Hurried GP consultations 'a scandal', RCGP chair warns

Hurried consultations in general practice are 'a scandal that needs to be named' because they are undermining GPs' ability to deliver high quality care, the RCGP chair has warned.

Professor Martin Marshall (Photo: Grainge Photography)

Writing in a new weekly column, Professor Martin Marshall hit out at short GP consultations, saying that they were making it hard for doctors to understand the needs of their patients.

Hurried consultations, he added, were ‘fine for no one’ as he labelled doctors' lack of time with patients ‘the greatest impediment’ to modern general practice.

His warning follows GPonline analysis of NHS Digital figures which showed that the amount of GP time available per patient in England has dropped by almost 10% over the past four years - it now stands at 55.2 minutes per patient per year.

GP consultations

Professor Marshall argued that rushed appointments were preventing GPs from building trusting relationships with patients - leading to the prescription of ‘unnecessary’ antibiotics and antidepressants.

‘GP consultations in the UK are among the shortest in Europe,' he wrote. 'In an average 9.2 minutes patients present just under three separate problems. Not so much time for pleasantries. Not much time for proactive care. Not much time to really understand what patients are seeking from their consultation.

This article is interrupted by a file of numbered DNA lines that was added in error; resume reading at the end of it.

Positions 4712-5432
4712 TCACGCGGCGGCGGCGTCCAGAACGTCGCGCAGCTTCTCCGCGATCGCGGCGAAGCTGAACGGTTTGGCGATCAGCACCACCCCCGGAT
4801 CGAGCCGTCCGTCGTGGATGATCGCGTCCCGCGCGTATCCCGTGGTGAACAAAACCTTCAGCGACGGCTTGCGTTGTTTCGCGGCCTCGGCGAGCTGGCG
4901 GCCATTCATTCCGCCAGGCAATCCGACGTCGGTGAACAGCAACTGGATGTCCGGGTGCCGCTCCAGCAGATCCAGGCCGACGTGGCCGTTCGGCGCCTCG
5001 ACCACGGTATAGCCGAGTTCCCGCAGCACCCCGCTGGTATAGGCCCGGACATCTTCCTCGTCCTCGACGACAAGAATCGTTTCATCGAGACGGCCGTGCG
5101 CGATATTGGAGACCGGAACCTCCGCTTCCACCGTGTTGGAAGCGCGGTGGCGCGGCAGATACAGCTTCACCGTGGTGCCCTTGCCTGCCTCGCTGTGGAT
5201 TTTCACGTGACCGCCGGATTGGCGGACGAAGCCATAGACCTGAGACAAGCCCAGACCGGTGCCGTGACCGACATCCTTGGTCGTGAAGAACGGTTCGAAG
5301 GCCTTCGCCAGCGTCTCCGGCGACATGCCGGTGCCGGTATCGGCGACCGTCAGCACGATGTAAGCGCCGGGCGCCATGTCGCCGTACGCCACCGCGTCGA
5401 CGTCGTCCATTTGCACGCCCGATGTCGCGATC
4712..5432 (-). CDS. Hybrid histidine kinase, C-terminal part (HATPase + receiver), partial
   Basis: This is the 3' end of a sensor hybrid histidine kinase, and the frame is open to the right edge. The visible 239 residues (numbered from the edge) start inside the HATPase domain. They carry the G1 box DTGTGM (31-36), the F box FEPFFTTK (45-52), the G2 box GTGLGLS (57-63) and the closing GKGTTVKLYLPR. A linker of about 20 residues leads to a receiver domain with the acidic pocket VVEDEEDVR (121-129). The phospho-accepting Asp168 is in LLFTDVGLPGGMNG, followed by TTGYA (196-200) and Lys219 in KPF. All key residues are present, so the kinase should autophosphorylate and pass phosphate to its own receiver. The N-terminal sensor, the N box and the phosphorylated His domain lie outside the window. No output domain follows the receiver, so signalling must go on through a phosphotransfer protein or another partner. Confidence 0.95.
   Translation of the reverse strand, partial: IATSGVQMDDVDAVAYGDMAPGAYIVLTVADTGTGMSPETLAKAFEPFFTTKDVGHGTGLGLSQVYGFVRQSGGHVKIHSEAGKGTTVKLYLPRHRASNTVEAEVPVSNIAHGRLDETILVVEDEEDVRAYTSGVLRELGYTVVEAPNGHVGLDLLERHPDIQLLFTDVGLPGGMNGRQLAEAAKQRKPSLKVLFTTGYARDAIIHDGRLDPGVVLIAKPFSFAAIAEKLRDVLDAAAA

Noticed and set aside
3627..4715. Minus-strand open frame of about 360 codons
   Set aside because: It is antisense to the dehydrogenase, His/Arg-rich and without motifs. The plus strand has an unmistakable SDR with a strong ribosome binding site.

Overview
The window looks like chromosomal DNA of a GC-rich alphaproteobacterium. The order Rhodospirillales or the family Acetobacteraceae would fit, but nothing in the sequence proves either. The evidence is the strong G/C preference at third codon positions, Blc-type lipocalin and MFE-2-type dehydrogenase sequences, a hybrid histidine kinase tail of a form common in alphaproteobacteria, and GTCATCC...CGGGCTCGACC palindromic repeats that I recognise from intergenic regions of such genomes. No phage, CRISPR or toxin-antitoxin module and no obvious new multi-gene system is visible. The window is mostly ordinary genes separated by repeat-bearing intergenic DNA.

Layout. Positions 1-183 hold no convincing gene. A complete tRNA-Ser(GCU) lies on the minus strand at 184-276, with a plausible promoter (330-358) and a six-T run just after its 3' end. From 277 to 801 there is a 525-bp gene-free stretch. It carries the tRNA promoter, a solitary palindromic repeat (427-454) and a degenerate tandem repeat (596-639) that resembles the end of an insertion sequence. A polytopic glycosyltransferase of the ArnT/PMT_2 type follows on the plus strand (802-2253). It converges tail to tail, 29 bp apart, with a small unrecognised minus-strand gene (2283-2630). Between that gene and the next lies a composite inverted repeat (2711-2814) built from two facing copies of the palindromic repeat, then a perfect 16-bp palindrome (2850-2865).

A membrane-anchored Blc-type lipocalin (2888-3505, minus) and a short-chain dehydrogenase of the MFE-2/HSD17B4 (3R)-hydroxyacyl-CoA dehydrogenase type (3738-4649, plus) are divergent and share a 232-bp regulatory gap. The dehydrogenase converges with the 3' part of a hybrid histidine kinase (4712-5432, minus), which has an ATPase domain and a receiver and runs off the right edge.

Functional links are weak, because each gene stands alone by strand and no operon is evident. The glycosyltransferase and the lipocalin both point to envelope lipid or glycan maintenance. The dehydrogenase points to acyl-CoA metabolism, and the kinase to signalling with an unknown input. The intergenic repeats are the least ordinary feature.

‘How do you put a price on building the kind of trusting relationship which results in fewer unnecessary antibiotics or antidepressants, fewer investigations and fewer specialist referrals? Hurried consultations are a scandal that needs to be named.'

In an interview with GPonline in September, Professor Marshall previously called for GPs to be given the freedom they needed to be able to offer high quality care to their patients, which included longer consultations.

He said this could be achieved by reducing the number of consultations GPs delivered each day, highlighting increased time with patients would increase GP job satisfaction and retention.

Meanwhile, former RCGP chair Professor Helen Stokes-Lampard said in May it was 'abundantly clear’ that the standard 10-minute appointment was unfit for purpose. The RCGP instead recommended that appointments of at least 15 minutes were made the norm by 2030.

Professor Martin has previously said the college remained committed to securing longer consultations to improve patient outcomes.

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